Tuesday, August 03, 2010

Love in a Time of Homeschooling

When we received the email pitching this book to 5 Minutes for Books, almost all of us were interested in it! I don't think that we've ever had four of us vying for the same title. Dawn, Carrie, Lauren, and I each thought it was a book that would appeal to us, for different reasons.

Lauren reviewed Love in Time of Homeschooling on 5 Minutes for Books (linked to her review), and Carrie ended up reviewing it on Reading to Know (linked to her review), and then Carrie was nice enough to bring her copy to me when she came here for BEA in May.

What appealed to me about this book was the fact that a mother was doing what was in the best interest of her daughter in her 5th grade year. She thought that setting aside a year for her eldest daughter would be in her best interest: socially, emotionally and academically. Isn't that the definition of motherhood? For her, homeschooling was a sacrifice of love to her daughter. I have a friend who actually made a very similar choice last year for similar reasons with her tween daughter, and so I was very interested in seeing how it played out for the author Laura Brodie.

As the mother of a tween daughter, I'm aware of time passing so very quickly. I'm aware that I'm not meeting all her needs, and that I could sacrifice a bit more (and probably should).

I have never been interested in homeschooling, but what I do envy about all of my homeschooling friends is the sheer amount of time and influence that they have with their children.

In the end, Laura Brodie's experience was much like my own would be (and parenting is every day anyway): there were struggles, she lost her cool, and her daughter forgave her. I think the experience of almost complete togetherness throughout the day, tackling a difficult project (including things such as violin practice and math, which her daughter needed much prompting to do) caused her to examine herself as a mother.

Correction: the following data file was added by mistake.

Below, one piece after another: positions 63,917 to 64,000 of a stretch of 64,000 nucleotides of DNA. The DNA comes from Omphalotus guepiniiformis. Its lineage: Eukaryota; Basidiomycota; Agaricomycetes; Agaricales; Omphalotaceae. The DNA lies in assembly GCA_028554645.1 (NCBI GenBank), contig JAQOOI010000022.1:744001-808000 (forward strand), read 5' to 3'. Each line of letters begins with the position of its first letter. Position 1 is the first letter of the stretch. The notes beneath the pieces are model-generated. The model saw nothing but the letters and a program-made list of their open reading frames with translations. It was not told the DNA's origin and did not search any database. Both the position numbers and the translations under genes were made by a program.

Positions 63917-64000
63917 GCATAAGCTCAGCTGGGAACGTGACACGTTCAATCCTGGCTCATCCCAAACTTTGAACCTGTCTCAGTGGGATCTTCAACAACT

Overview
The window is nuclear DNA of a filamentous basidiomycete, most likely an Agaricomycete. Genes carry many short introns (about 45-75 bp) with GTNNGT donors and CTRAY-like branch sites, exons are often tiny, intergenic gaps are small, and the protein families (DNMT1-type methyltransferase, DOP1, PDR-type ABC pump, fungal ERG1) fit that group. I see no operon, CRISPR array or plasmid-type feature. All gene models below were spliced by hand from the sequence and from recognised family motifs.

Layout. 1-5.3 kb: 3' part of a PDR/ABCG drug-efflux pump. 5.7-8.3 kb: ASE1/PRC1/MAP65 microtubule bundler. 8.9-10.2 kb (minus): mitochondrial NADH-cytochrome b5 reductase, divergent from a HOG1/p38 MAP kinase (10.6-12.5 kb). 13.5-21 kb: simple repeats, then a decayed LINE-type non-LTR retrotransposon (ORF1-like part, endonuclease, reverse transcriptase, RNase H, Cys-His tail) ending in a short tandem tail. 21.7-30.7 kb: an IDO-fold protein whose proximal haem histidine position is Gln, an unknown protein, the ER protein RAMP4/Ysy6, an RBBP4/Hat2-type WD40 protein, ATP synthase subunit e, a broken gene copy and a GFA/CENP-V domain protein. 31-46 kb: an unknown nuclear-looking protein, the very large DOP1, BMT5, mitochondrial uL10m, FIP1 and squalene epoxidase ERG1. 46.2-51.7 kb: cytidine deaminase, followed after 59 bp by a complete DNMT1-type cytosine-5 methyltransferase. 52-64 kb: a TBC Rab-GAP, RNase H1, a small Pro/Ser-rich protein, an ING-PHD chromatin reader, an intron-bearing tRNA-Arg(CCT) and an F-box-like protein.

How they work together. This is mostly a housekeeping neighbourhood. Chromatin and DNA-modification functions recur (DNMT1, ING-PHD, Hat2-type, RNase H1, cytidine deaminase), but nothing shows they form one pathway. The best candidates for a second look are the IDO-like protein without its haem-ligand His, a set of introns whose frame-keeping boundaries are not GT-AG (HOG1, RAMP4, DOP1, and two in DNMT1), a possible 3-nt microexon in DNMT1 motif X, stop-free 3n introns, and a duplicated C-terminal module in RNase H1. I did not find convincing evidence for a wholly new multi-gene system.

In the end, I'm not sure she would have given herself an "A" in motherhood, and hindsight gave her some other ideas that might have better suited their academic plans, but I think that the overall experience was something that was a success in both her mind and her daughter's. They both ended up learning (academically and emotionally) -- about the world and themselves.

If you are considering homeschooling for any reason (aside from religious -- because though she discussed that this is why many parents homeschool, she didn't investigate nor relate to that), Love in a Time of Homeschooling might be a good book to help you understand the benefits, the sacrifices, and the struggles -- at least of one family who chose one year of homeschooling.

This review is linked up to the I Read It carnival that happens the first Tuesday of each month at 5 Minutes for Books. Link up your reviews that you read at the suggestion of someone else.


morninglight mama said...

I have a friend who did this for her son's 1st grade year, and it was really neat to read her blog entries chronicling their efforts. I KNOW that my oldest and I would never have a successful homeschooling experience, but the idea is still intriguing.

Brooke from The Bluestocking Guide said...

Interesting. I know I don't have the patient for homeschooling.

Jane Austen Addict

Carrie said...

If I didn't have Jonathan I don't know that I would make it home schooling. But I think we can. We'll see how it goes. I think we'll make use of our local co-op and will definitely try things outside of the home frequently. But having been raised home schooled, it just seems like the natural choice. It's normal for us and I think that makes a different.

Sounds like you enjoyed the read!

Nancy said...

Homeschooling is much more common in Colorado than it was in New Jersey, probably for religious reasons. I also have no interest in it myself but the book does sound like a good way to take a peek into that world.

Upstatemomof3 said...

Wow that sounds like a great book. We do homeschool and I sometimes feel like I have TOO MUCH influence on my kids. Like they could use a little break from me.

Stephanie's Mommy Brain said...

The influence over my children is our primary reason for home schooling. I do not have a lot of patience and am certainly no saint. There are a lot of days I wish I could send my kids off and have a little peace and quiet (not to mention a clean house) but mostly I can't imagine not having them with me. There's definitely a learning curve with home schooling. The longer I do it (starting year 3 in a couple of week) the better I get at it. At least I think I'm improving. :)

Lisa notes... said...

I should read this one. I like your honest review. I do homeschool, and I do have days where it definitely challenges my abilities to be a mom.